“Fred Wesley [Brown’s longtime trombonist] told me that the first thing you learn when you join the band is to always watch James. Because just when you think you’re going into another eight-bar phrase, James will raise his band in the third bar and go somewhere else. That’s the sound of surprise that jazz is all about.

“Miles was like James except he was playing trumpet instead of singing. And the rhythms were looser. In James’ bands, everyone had a part that fit together like a puzzle; if the second guitar wasn’t there, it didn’t sound right. Miles would have the drums and bass play strict rhythm while everyone else played free or he would have the guitar and drums play strict rhythm while everyone else was free.

“Miles decided in the ’70s that he couldn’t use hot jazz rhythm players anymore. To get those rhythms right, he had to have guys like Michael Henderson and Reggie Lucas. But he always had serious jazz cats to stir the pot. That’s why anyone who says Bitches Brew is a rock record doesn’t know what they’re talking about; it sounds nothing like Band of Gypsies or Blind Faith. It’s all about the tension between grooving and improvising. And because it’s a new kind of groove, it’s a watershed jazz record.”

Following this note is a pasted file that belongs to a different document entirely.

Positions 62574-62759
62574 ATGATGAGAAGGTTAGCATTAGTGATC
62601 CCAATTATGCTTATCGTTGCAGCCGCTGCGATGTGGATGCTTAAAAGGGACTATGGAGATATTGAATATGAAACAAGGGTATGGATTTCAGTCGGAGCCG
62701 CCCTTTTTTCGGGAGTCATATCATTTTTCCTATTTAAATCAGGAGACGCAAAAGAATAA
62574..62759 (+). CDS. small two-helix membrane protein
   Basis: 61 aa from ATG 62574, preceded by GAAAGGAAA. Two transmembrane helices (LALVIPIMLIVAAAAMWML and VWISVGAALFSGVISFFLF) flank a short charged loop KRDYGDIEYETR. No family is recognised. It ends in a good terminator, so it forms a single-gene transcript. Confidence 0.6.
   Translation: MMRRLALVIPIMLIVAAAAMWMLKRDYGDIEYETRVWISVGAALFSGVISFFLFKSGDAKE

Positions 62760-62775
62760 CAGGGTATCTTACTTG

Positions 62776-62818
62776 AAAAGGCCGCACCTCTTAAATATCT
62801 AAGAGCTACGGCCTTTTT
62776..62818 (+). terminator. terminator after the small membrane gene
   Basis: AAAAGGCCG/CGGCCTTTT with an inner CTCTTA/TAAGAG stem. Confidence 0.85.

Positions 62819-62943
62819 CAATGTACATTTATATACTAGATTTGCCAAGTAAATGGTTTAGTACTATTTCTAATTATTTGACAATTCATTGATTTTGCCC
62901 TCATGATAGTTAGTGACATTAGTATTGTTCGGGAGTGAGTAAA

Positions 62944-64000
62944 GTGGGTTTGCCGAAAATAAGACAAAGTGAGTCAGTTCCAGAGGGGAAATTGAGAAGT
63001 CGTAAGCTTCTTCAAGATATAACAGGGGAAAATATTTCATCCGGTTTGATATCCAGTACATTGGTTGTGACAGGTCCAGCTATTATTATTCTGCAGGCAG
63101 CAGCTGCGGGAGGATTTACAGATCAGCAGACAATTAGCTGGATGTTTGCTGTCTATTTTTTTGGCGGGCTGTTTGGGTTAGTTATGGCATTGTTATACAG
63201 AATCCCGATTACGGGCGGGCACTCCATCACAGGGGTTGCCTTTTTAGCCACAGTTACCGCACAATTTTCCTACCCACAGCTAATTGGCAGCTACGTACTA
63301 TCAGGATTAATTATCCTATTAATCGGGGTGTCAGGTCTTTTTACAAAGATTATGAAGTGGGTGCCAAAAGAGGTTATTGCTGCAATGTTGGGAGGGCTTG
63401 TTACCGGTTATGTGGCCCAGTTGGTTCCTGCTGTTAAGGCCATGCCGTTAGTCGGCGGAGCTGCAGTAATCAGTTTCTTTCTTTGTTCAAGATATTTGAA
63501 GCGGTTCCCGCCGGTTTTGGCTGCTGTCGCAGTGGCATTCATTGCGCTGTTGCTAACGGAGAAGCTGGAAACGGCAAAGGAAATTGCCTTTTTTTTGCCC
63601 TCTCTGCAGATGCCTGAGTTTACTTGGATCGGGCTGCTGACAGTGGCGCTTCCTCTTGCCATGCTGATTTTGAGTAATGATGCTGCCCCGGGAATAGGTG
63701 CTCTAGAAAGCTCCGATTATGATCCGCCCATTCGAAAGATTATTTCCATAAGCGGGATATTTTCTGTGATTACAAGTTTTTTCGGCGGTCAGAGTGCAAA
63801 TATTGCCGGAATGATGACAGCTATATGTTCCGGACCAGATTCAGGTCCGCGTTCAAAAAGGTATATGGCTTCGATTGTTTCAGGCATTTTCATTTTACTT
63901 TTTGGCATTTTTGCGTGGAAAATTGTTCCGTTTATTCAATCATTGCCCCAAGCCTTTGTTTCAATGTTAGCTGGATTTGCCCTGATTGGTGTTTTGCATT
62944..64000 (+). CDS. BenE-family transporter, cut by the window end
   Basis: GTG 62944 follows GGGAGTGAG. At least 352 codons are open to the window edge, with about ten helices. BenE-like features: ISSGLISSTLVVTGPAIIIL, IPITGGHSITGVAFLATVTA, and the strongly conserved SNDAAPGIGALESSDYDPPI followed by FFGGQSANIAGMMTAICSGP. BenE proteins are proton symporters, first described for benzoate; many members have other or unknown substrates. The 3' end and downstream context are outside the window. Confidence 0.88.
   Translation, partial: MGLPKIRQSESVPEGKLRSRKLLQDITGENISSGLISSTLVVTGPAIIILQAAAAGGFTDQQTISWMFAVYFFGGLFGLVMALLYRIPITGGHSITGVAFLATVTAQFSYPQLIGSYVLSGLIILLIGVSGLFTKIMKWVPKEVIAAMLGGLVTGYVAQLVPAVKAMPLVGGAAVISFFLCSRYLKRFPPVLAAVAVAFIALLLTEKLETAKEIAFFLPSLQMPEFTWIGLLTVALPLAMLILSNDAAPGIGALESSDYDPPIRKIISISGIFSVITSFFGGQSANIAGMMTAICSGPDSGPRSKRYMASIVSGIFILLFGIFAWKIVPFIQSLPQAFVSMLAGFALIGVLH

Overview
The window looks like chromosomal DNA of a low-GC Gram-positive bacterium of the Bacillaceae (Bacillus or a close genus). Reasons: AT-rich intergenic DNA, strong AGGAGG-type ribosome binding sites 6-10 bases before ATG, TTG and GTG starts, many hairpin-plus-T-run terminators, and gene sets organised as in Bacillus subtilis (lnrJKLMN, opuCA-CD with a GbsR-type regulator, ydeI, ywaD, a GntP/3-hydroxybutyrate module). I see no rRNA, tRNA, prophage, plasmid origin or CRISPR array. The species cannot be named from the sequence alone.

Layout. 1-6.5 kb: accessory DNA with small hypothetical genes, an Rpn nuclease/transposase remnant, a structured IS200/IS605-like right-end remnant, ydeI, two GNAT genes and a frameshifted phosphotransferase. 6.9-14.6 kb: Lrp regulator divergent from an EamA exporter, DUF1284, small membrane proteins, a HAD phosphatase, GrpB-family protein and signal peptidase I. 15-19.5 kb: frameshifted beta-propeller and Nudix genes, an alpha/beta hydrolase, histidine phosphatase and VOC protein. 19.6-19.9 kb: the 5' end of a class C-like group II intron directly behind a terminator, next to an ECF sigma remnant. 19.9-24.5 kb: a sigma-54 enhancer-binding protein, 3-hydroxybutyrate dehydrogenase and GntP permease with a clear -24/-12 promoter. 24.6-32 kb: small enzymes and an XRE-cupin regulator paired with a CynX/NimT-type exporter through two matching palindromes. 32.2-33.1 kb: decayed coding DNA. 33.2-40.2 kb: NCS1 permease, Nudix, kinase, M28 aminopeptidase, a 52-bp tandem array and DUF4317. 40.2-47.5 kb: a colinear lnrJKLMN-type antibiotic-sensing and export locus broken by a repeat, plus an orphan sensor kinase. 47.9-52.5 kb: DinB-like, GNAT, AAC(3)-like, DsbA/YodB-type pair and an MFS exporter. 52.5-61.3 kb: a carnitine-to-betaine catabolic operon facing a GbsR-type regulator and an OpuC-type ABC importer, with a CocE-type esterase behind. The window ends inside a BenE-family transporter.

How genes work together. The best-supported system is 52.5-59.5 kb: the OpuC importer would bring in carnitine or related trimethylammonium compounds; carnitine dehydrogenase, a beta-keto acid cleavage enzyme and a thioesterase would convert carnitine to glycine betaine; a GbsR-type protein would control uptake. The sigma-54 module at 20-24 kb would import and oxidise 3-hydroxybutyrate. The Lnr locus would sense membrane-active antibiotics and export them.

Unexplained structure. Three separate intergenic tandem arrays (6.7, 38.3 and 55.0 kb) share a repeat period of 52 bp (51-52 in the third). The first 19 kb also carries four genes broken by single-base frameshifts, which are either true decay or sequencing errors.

McBride is the kind of player Davis was looking for in 1970 but couldn’t find, a bassist who can play straight-ahead funk but who can also improvise on any changes. As one of the most active session players of the ’90s, he played with everyone from McCoy Tyner to George Duke, from Benny Carter to Nnenna Freelon. On his own records, McBride has been seeking ways to combine both roles.

“Technicolor Nightmare” does just that. The song kicks off with a fusion rush, with McBride’s fat-toned electric bass rumbling up and down through the chords like a roller coaster. But then the guitar and sax drop out and McBride trades the electric for an acoustic bass, playing a Dave Holland-like solo full of prodding tangents and thoughtful pauses. Slowly but surely, however, McBride’s upright returns to the original funk riff and plays it with the same muscular authority as he did on the fretless electric. Soon he is overdubbing that repeating figure on electric, allowing him to play more freely on acoustic.